O'Connell, M.J.; Shugart, H.H., and Okin, G.S., 2012. Measurement and monitoring of barrier island forest sensitivity to ecohydrological change using LIDAR remote sensing.
Both sea-level rise and the attendant changes in wave overwash events can greatly modify or destroy coastal terrestrial ecosystems; thus, it is essential to have a priori identification of particularly sensitive forests (and other ecosystems). This article reports an application of airborne LIDAR (light detection and ranging) to study vulnerable coastal forests—the important case of natural mid-Atlantic maritime pine forests. We investigate the Experimental Advanced Airborne Research LIDAR (EAARL) for its accuracy in making detailed forest structural measurements, producing inferential statistics for remote monitoring, and detecting changes in barrier island forest ecohydrology. Results show that EAARL can be deployed with high confidence in loblolly pine (Pinus taeda L) ecosystems for baseline biophysical descriptions. EAARL measurements predict plot-level volume, height indices, and basal area with coefficients of determination ranging from 0.72 to 0.95. EAARL data also provide one-dimensional vertical metrics: maximum canopy height, height of peak canopy density, and bare earth elevation at standard errors of 1.8, 1.3, and 0.3 m, respectively.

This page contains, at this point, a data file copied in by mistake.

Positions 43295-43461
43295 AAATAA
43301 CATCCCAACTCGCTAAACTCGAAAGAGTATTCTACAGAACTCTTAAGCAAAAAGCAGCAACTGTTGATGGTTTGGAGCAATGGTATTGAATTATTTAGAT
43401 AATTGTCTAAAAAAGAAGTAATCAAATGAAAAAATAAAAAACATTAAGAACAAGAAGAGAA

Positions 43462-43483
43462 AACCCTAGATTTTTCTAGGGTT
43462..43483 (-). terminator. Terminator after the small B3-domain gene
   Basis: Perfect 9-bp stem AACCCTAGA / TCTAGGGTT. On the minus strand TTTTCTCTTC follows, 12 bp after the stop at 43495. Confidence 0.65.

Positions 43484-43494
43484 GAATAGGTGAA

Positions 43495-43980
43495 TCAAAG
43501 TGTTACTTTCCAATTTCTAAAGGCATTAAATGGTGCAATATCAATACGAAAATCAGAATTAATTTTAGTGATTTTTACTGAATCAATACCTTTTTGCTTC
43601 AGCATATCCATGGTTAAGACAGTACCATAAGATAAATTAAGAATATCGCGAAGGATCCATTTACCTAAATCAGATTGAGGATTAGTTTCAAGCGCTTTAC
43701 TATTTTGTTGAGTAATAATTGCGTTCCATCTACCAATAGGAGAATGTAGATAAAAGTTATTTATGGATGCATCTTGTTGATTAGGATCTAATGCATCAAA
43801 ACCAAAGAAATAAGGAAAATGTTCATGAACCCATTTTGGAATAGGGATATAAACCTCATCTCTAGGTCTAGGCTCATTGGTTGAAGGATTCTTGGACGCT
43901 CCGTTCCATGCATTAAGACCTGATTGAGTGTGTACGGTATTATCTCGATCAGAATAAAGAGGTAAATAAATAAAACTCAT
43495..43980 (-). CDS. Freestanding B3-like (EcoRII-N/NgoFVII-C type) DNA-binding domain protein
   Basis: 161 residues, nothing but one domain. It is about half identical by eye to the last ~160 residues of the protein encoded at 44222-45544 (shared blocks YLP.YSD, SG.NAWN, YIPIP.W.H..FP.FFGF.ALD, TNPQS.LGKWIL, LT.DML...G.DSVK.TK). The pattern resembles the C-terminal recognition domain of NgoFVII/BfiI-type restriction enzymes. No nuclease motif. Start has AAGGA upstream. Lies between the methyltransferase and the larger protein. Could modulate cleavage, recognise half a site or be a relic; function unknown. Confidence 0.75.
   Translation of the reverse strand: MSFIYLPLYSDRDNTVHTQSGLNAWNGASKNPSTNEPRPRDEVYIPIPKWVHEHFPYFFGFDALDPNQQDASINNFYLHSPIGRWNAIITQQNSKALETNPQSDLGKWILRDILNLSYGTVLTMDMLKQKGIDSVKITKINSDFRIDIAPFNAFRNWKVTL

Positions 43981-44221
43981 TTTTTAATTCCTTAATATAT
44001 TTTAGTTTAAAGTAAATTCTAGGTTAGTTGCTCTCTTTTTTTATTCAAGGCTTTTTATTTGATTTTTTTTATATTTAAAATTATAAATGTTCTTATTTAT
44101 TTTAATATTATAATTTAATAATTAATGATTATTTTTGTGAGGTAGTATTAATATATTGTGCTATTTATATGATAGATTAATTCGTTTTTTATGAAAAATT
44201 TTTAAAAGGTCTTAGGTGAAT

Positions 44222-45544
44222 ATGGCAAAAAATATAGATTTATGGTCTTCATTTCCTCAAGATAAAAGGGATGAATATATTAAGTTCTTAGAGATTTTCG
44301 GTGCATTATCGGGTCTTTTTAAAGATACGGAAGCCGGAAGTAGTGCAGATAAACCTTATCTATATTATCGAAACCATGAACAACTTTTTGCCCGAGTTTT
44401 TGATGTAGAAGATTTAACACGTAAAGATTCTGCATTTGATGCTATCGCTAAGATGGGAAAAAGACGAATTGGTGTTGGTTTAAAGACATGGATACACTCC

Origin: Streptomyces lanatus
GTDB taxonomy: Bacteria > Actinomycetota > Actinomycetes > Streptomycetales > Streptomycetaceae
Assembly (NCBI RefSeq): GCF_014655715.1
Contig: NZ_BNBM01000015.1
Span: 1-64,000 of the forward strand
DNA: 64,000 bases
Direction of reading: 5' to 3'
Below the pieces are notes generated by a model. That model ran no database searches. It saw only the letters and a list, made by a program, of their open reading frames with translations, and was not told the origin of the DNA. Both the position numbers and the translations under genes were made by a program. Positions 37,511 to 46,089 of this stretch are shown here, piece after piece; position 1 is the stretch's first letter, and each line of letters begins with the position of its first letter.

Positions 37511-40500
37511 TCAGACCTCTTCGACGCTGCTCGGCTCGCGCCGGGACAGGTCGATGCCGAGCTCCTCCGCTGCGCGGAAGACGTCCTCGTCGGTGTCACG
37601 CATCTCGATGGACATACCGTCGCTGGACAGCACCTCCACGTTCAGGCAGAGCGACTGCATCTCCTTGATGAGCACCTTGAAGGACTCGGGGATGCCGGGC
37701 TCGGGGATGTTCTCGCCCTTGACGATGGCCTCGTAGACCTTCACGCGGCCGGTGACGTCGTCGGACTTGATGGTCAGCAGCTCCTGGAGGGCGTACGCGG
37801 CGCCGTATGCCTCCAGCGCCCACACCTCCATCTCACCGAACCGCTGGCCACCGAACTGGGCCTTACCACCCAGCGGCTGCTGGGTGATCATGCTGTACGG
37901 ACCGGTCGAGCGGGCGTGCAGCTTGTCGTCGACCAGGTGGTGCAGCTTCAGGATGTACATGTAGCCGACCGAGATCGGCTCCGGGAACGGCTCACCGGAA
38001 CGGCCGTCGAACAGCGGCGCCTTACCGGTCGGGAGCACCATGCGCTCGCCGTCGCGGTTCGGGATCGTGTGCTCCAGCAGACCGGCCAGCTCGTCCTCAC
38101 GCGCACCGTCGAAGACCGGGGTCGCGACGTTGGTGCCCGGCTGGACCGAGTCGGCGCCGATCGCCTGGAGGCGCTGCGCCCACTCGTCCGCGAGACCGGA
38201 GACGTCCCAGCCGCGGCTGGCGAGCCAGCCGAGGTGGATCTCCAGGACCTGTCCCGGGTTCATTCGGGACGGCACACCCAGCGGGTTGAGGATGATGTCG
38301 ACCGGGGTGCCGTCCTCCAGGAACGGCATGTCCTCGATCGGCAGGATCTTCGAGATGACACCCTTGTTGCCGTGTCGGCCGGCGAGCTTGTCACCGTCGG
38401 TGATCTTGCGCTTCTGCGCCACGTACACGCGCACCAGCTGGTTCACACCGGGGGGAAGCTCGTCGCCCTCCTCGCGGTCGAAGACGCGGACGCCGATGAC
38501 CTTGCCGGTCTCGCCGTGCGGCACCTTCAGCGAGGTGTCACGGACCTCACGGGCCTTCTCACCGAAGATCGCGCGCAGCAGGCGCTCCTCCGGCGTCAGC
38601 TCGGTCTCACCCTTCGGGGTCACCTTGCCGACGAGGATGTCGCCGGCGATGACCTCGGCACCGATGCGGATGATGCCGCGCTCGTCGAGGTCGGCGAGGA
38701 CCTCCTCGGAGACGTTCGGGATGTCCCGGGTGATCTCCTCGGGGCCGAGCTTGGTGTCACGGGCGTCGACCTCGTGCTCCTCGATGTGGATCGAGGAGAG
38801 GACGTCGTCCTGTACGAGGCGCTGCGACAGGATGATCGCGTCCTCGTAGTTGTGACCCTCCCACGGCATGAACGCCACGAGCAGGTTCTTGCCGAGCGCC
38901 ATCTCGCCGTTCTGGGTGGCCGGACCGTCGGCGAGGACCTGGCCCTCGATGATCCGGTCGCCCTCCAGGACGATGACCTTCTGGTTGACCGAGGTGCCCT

LIDAR-determined structural data are significantly correlated with environmental gradients on Assateague Island, thus providing an important reference state for continued ecological study. EAARL data model the plant area index (PAI) at an r2 of 0.73 over the study area. Soil-water availability is estimated using the depth to water table, and a soil texture index is correlated with PAI at rs = 0.54, p = 0.004. This basic ecohydrological relationship is monitored in a conceptual model predicting the structural changes expected with rising water over landscapes. The model predicts forest structural decline for most of the study area with incrementally higher sea surfaces. It is expected that the methods and theories developed here can be adapted to the LIDAR-based monitoring of similar habitats.